In a prior article, the Mexican Coin Company mentioned that Mexican coins were popular among (US) collectors in the past (1950's and 1960's). I believe they mentioned or I understood that at least some Mexican modern series were collected by completing folders (presumably Whitman). If this is correct, I suspect this series was one of them and that a decent number of the better grade coins survive as a result of US collecting.

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Wow

 

What an in depth review of these 20 Centavos. I myself perhaps about two years ago switched to full time collecting of Mexican coins after 22 years of U.S. collecting. As you alluded too, it was in fact the real's and the pesos that got me into Mexican coins and I haven't really looked back. U.S. Coins in the grades that I collect are absolutely cost prohibitive now.

 

Anyway, I have branched out to some minors, republic 5 centavos primarily from Zacatecas, Maximilian minors, and a limited few moderns. You were also right that I, as have others, have overlooked these coins. I do not get too far into the 20th century. But after reading your posting it peaked my interest.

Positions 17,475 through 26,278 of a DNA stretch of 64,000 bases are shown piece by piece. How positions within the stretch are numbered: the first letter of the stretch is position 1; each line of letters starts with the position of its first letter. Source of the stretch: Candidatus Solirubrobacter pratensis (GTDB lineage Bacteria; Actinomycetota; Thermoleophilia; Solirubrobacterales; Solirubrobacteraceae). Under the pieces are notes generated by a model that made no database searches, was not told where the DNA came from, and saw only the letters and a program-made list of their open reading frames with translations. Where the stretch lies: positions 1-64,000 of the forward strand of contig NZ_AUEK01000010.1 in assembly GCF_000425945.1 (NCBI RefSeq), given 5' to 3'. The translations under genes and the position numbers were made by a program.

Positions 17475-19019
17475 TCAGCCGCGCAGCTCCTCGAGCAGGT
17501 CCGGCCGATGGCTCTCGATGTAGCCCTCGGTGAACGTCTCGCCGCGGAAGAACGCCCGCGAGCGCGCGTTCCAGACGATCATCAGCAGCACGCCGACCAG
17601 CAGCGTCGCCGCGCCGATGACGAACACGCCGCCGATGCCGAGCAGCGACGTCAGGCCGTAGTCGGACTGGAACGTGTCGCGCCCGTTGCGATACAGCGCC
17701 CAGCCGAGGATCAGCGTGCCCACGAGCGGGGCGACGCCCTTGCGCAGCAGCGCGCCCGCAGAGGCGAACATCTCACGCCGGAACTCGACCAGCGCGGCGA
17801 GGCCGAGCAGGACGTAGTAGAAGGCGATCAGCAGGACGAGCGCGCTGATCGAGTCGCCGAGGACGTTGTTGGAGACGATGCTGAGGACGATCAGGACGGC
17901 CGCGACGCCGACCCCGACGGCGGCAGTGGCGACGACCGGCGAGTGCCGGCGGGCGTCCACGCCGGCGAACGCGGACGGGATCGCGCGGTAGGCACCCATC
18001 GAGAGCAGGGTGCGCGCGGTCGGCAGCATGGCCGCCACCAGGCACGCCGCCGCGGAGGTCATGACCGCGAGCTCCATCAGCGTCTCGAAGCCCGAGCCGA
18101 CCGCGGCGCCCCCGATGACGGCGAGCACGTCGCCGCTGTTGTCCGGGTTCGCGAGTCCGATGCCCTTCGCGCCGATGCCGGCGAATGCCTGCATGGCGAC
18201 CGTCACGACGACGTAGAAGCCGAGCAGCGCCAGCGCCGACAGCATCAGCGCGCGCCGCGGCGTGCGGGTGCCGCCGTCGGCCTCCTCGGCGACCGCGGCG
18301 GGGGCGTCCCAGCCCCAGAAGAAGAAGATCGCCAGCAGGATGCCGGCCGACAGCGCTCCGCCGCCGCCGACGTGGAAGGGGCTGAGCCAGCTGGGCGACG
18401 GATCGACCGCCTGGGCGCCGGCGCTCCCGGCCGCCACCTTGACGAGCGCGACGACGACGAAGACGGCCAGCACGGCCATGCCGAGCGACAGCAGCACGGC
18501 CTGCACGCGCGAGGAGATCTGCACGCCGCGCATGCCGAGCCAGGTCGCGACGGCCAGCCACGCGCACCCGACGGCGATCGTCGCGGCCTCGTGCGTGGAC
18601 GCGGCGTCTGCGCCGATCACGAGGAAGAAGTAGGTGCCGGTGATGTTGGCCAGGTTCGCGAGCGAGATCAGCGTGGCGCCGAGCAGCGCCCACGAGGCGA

As a seperate note, the reason I do not get too far into the 20th century with respect to any circulating coinage, is because in my opinion most evolved countries began to debase and bauch there coinage around this time.

 

But the main point of my reply is that I wanted to ask, are you a member of the U.S. Mexican Numismatic Society? They produce a quarterly journal and your write up here would probably be a welcomed article to include. Just a thought.

 

Thanks for sharing.

 

Mike

 

 

Edited by MaximilianMike

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In a prior article, the Mexican Coin Company mentioned that Mexican coins were popular among (US) collectors in the past (1950's and 1960's). I believe they mentioned or I understood that at least some Mexican modern series were collected by completing folders (presumably Whitman). If this is correct, I suspect this series was one of them and that a decent number of the better grade coins survive as a result of US collecting.

 

I believe that I read that somewhere as well. I thought at first it was in the January 1971 issue of Coins Magazine that I referred, but I can't seem to find it there. So it was probably in one of the other books on Mexican coins that I have. Nevertheless, Yates did write in that article that the 20 centavo, "is a rather popular coin numismatically, and is very pleasing in brilliant uncirculated."